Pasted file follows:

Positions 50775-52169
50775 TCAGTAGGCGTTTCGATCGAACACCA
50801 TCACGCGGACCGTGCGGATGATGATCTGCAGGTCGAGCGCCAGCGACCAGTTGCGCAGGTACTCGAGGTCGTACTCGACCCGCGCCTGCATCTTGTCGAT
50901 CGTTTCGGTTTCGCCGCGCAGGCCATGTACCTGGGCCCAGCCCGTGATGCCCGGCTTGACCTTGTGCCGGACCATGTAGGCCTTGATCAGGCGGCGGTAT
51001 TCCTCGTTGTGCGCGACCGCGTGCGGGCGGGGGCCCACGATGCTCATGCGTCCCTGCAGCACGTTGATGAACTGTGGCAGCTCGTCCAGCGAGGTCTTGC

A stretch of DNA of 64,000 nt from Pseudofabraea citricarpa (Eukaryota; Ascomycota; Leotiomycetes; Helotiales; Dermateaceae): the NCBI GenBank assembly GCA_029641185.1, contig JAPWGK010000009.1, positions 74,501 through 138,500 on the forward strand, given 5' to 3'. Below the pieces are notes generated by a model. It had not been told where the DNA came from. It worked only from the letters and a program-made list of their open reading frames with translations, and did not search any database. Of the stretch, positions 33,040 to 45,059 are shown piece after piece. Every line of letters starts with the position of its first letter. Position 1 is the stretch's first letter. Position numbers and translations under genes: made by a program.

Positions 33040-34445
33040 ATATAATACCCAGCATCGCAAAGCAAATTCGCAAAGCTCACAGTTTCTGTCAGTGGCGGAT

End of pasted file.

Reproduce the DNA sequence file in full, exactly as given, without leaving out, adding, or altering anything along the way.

Positions 50775-52169
50775 TCAGTAGGCGTTTCGATCGAACACCA
50801 TCACGCGGACCGTGCGGATGATGATCTGCAGGTCGAGCGCCAGCGACCAGTTGCGCAGGTACTCGAGGTCGTACTCGACCCGCGCCTGCATCTTGTCGAT
50901 CGTTTCGGTTTCGCCGCGCAGGCCATGTACCTGGGCCCAGCCCGTGATGCCCGGCTTGACCTTGTGCCGGACCATGTAGGCCTTGATCAGGCGGCGGTAT
51001 TCCTCGTTGTGCGCGACCGCGTGCGGGCGGGGGCCCACGATGCTCATGCGTCCCTGCAGCACGTTGATGAACTGTGGCAGCTCGTCCAGCGAGGTCTTGC

A stretch of DNA of 64,000 nt from Pseudofabraea citricarpa (Eukaryota; Ascomycota; Leotiomycetes; Helotiales; Dermateaceae): the NCBI GenBank assembly GCA_029641185.1, contig JAPWGK010000009.1, positions 74,501 through 138,500 on the forward strand, given 5' to 3'. Below the pieces are notes generated by a model. It had not been told where the DNA came from. It worked only from the letters and a program-made list of their open reading frames with translations, and did not search any database. Of the stretch, positions 33,040 to 45,059 are shown piece after piece. Every line of letters starts with the position of its first letter. Position 1 is the stretch's first letter. Position numbers and translations under genes: made by a program.

Positions 33040-34445
33040 ATATAATACCCAGCATCGCAAAGCAAATTCGCAAAGCTCACAGTTTCTGTCAGTGGCGGAT